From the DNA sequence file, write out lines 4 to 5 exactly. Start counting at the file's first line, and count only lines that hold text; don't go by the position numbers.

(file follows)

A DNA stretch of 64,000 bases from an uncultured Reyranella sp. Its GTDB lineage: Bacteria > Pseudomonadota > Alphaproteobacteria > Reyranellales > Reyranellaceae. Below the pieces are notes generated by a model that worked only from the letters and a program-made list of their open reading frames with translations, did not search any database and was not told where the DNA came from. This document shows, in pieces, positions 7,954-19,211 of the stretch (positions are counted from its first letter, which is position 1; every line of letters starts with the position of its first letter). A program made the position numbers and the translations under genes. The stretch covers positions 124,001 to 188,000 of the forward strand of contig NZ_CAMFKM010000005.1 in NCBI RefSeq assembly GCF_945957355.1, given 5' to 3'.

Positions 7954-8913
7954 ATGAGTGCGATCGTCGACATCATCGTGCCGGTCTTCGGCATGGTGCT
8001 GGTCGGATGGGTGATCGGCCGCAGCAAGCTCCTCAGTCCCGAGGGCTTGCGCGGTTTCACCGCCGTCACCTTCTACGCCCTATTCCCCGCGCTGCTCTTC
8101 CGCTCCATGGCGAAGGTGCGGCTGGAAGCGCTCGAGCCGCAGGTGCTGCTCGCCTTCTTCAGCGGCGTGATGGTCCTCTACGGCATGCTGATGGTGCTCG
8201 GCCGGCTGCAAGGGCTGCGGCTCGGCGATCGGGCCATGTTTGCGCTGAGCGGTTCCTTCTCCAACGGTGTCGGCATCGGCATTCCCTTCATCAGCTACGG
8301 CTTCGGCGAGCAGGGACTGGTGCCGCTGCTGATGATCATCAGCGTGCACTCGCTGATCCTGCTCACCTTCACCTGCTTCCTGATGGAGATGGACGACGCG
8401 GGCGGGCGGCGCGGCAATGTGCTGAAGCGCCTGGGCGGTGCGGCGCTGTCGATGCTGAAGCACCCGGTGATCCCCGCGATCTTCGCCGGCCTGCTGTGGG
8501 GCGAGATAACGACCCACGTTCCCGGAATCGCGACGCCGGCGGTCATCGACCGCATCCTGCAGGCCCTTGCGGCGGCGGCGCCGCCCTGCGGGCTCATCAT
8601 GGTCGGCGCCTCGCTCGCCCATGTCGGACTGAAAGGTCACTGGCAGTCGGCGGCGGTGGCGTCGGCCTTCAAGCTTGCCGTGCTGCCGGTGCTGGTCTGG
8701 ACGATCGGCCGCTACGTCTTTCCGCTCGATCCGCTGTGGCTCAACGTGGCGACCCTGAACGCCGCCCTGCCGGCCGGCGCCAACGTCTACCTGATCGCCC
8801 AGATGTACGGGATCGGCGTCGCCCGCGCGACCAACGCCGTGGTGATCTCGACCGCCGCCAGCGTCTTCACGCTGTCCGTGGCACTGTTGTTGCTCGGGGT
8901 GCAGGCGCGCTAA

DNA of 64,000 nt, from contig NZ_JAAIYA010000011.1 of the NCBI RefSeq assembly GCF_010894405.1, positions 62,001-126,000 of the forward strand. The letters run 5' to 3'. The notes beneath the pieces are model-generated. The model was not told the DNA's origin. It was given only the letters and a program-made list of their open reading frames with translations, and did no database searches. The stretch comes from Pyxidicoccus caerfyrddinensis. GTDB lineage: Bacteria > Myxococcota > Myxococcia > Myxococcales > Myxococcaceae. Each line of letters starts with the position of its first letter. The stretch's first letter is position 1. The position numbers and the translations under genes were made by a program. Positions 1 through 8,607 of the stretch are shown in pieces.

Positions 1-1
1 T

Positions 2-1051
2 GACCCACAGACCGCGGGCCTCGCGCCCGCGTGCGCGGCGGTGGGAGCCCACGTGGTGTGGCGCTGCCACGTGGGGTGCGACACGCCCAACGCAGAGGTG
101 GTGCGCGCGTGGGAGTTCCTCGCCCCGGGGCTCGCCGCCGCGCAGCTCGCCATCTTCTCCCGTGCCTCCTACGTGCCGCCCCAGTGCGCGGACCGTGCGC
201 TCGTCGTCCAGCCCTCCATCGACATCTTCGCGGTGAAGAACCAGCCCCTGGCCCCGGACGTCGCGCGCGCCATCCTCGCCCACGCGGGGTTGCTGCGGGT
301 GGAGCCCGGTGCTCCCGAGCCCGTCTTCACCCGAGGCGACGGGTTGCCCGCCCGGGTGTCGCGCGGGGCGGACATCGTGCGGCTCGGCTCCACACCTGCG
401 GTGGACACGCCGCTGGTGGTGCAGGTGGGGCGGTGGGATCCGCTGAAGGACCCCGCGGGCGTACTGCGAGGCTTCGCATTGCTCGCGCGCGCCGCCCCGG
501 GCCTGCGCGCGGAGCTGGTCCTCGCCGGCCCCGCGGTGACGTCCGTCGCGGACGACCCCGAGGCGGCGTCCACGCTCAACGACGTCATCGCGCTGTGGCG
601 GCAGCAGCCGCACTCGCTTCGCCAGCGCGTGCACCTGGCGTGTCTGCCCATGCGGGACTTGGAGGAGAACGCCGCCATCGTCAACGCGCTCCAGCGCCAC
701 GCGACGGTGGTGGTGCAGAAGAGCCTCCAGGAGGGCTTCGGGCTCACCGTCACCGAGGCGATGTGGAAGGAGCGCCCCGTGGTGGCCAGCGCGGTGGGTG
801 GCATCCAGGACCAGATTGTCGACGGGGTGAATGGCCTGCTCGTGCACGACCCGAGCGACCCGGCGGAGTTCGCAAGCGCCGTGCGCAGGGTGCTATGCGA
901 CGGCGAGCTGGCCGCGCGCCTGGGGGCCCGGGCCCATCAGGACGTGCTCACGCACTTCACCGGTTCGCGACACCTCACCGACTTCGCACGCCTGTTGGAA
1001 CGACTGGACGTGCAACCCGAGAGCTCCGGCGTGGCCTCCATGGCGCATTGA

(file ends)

8001 GGTCGGATGGGTGATCGGCCGCAGCAAGCTCCTCAGTCCCGAGGGCTTGCGCGGTTTCACCGCCGTCACCTTCTACGCCCTATTCCCCGCGCTGCTCTTC
8101 CGCTCCATGGCGAAGGTGCGGCTGGAAGCGCTCGAGCCGCAGGTGCTGCTCGCCTTCTTCAGCGGCGTGATGGTCCTCTACGGCATGCTGATGGTGCTCG